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Is Holland a good Erasmus destination? Part 1

Although many of us associate Holland with the Low Countries they aren't really the same. The Low Countries, the Netherlands, are made up of 12 provinces where we can find Northern and Southern Holland (which together create the area known as Holland), but there are many other areas such as Utrecht or Limburg, where I am currently.

My Erasmus started one week ago in Maastricht, the southernmost city of the Limburg province and of the whole country. The first thing you normally hear when considering Holland as a possible option is "careful, you'll have a mountain of work". The first time that I heard this I thought it was only directed at people who did Erasmus for tourism and didn't wish to take classes all year. After arriving here, and even though I've only had 4 days of classes, I see that they had a point.


You have to bear in mind that, if you are thinking about coming to Holland with Erasmus, the school system here is very different to that in Spain, Italy, Poland or Austria. There are fewer contact hours here. To give you an idea, I tend to have one or two hours in class at most, and there are days where I don't have any classes at all. However, you receive a lot of work to do on your own at home. You receive exercises to read and solve by yourself (depending on your area of expertise), and afterwards you have practical classes with fewer students. In these, you debate and discuss what conclusions you reached after reading and completing the exercises. Remember: if you haven't done the work and don't take participate then you will be asked and, if you don't know or answer, you will be kicked out of the class. You will make a fool of yourself and you will be seen as lazy, since students here take the practical classes very, very seriously. Also, you cannot miss more than two of these classes, called "tutorials as if you do you will fail the subject in question.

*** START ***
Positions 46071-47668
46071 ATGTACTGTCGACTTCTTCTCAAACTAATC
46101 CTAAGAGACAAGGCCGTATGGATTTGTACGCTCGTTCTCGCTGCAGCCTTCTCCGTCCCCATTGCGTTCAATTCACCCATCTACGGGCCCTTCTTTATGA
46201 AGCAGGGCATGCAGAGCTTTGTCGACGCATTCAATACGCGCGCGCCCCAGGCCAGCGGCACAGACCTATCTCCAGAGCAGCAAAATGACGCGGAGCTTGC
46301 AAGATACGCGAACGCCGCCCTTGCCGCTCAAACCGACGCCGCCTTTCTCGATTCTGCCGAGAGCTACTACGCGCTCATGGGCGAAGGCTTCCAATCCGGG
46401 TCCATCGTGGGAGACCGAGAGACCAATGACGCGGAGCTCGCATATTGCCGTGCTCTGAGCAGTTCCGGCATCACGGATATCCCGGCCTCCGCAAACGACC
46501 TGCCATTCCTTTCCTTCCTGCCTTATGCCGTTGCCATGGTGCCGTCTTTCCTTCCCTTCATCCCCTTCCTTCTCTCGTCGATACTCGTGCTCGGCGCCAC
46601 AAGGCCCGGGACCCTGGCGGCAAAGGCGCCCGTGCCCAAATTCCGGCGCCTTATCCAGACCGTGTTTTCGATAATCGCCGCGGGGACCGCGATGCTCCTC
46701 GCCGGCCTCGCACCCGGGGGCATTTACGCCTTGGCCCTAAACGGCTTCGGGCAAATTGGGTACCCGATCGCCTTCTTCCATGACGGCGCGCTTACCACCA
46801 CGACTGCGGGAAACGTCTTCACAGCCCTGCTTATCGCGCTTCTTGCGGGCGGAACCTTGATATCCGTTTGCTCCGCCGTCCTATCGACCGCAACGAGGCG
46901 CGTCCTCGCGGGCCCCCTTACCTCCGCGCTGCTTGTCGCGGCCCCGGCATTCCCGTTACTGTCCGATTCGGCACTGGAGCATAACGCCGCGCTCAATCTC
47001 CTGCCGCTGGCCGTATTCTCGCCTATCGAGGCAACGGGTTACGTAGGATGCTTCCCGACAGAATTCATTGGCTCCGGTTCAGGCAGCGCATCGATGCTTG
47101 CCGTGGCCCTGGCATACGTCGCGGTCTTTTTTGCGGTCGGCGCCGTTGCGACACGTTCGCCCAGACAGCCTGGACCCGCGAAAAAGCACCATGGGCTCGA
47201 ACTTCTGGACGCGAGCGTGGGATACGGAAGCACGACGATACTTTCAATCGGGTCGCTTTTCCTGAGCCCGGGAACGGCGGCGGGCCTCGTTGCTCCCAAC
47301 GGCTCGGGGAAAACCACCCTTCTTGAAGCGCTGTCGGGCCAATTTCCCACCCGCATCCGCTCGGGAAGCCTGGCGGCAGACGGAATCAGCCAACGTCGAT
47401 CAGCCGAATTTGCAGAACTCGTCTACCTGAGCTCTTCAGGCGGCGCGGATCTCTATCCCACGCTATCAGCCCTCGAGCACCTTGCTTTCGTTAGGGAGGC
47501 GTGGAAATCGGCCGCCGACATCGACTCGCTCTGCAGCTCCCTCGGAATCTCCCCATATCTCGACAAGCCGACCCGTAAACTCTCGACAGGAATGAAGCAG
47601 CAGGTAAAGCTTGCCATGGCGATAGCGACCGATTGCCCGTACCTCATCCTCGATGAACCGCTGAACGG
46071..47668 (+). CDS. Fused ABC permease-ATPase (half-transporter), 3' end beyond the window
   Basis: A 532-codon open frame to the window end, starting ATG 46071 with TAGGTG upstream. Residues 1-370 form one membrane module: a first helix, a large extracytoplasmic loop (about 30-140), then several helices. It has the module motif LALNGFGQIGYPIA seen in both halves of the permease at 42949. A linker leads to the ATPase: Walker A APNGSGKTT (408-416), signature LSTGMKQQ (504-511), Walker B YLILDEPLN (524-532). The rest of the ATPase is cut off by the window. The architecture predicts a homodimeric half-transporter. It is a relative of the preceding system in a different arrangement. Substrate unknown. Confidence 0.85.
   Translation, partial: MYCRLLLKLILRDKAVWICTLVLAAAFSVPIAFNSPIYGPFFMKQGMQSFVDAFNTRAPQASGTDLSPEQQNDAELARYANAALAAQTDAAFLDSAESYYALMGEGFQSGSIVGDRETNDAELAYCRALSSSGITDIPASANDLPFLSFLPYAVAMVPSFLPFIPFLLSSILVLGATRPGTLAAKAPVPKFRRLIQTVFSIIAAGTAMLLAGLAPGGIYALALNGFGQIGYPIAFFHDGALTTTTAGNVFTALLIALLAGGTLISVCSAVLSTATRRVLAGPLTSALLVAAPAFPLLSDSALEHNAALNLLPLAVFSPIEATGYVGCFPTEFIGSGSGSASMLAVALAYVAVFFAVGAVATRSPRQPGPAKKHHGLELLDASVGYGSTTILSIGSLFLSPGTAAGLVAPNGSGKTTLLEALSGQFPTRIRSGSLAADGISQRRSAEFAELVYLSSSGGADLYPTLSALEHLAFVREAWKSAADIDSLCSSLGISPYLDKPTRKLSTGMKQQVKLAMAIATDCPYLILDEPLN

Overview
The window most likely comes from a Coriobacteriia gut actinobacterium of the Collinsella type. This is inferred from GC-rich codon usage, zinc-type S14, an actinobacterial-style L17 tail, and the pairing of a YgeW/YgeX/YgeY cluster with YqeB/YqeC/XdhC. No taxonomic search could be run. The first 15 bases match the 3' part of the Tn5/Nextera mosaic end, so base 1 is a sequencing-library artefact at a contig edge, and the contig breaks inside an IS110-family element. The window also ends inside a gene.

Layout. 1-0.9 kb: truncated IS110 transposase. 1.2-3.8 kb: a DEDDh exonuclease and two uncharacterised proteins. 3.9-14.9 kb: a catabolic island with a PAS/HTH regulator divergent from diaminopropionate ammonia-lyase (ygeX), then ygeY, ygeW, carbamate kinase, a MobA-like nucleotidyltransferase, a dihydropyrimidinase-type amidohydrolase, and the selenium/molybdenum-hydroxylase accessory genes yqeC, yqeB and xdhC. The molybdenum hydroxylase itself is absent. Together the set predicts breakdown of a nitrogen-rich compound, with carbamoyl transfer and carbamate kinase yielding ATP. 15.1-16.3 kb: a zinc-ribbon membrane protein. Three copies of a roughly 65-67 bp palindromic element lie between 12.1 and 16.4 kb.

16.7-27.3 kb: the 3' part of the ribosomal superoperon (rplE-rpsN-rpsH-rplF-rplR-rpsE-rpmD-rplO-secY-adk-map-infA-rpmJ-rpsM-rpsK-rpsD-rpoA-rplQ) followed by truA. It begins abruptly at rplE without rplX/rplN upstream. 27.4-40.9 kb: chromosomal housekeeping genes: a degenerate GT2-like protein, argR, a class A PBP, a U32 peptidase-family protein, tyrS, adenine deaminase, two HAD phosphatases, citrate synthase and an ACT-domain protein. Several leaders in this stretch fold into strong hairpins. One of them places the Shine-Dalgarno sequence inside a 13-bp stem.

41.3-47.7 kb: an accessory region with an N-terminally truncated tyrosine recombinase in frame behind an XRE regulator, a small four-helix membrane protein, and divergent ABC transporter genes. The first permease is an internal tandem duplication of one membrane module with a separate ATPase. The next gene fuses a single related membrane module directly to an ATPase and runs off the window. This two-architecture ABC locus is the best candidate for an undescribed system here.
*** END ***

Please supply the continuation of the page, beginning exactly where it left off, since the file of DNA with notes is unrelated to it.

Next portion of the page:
Contrary to the tutorials, there are other classes, lectures which are theoretical, in bigger lecture halls and are not compulsory. To study these you will have a book and the lectures are recorded as well, then uploaded to the student intranet to be used (the lecturer's voice as well as the slides), so you don't miss any details whilst taking notes.

Thinking about it, it's a very good way to learn. You are made to stay up to date on your work and you can't study at the last minute; quickly, poorly and from memory.


Of course, I know that an Erasmus student who only wants to go out to party, would, here, fail all of the classes as a result of missing the tutorials, or for not taking part, or for all of these reasons together.

Even so, if you enjoy your course, you are mature and want to learn, this system is the ideal fit for you and you are going to greatly enrich your knowledge and your CV, because Dutch universities are very prestigious.


And don't worry: if you prepare well then there is time to learn and to enjoy yourself, because the Dutch don't cut the party short. I'll talk about this in the next post ;)

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